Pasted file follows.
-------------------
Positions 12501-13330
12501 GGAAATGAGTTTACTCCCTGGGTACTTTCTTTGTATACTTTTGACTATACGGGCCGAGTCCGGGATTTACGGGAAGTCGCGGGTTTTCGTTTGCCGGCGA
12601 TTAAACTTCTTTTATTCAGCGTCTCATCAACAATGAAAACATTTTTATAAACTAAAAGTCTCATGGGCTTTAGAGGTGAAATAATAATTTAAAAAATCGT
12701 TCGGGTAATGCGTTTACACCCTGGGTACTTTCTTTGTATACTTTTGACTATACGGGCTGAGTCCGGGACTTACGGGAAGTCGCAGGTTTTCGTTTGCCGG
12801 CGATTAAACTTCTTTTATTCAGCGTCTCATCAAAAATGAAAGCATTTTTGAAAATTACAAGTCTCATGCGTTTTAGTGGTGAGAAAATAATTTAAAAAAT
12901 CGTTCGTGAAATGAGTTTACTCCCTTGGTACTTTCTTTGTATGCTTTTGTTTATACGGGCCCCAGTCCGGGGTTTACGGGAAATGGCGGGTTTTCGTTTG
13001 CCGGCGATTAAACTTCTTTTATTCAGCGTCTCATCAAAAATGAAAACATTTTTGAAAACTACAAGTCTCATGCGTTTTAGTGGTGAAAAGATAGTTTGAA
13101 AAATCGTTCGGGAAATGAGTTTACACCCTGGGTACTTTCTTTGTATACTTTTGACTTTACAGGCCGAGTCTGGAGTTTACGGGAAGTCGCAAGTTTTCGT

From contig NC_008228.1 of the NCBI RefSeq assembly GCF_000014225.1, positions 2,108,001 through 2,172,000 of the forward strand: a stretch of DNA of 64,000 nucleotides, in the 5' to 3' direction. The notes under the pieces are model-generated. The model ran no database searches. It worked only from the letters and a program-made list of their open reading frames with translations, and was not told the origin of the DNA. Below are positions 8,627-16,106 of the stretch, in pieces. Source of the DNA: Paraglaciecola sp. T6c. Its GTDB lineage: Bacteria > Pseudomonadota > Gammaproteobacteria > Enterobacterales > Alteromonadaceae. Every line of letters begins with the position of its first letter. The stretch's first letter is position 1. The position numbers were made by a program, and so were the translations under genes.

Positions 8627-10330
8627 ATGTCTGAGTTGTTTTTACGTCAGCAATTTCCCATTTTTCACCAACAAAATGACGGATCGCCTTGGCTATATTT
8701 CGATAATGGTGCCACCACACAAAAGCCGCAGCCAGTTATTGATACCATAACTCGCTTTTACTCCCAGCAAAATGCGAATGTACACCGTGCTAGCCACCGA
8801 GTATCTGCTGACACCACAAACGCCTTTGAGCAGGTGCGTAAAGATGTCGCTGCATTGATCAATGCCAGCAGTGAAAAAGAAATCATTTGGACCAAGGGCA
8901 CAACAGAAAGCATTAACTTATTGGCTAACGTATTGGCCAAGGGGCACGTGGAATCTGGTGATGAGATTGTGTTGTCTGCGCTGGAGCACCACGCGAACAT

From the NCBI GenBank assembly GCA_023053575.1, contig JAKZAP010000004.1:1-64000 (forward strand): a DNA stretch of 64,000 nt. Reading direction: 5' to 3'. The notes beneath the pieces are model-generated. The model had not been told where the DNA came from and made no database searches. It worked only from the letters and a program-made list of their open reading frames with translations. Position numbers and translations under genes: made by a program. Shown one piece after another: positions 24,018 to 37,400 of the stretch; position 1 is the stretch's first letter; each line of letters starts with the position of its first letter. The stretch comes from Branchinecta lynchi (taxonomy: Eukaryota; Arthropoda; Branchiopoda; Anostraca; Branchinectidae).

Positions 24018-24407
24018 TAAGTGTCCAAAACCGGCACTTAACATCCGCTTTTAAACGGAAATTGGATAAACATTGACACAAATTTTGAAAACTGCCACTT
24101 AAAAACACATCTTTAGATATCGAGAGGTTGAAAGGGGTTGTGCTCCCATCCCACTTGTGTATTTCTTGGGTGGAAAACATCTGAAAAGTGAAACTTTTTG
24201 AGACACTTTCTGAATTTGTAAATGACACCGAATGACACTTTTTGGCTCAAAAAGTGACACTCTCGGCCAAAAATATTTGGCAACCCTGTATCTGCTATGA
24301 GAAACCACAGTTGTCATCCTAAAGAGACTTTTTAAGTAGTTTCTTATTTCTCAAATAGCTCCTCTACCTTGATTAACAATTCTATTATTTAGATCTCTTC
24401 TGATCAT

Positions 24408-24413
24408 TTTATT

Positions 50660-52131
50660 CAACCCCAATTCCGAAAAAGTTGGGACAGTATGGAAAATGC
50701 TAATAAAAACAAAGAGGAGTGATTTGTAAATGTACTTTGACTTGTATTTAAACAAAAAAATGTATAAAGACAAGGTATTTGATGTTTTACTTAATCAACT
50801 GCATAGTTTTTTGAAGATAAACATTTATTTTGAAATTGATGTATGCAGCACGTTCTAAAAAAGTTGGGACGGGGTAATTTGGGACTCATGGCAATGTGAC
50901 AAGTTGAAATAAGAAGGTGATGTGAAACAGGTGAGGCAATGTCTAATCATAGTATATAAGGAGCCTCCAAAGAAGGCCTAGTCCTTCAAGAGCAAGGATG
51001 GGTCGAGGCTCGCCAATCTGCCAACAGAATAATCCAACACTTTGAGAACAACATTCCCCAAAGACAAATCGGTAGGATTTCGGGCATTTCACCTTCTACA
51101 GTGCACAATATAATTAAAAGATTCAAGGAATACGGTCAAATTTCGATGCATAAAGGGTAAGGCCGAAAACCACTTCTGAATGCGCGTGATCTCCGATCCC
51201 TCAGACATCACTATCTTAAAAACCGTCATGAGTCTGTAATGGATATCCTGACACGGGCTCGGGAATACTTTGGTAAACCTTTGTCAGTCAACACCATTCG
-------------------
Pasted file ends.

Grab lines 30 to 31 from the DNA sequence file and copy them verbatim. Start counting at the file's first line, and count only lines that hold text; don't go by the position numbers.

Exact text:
51101 GTGCACAATATAATTAAAAGATTCAAGGAATACGGTCAAATTTCGATGCATAAAGGGTAAGGCCGAAAACCACTTCTGAATGCGCGTGATCTCCGATCCC
51201 TCAGACATCACTATCTTAAAAACCGTCATGAGTCTGTAATGGATATCCTGACACGGGCTCGGGAATACTTTGGTAAACCTTTGTCAGTCAACACCATTCG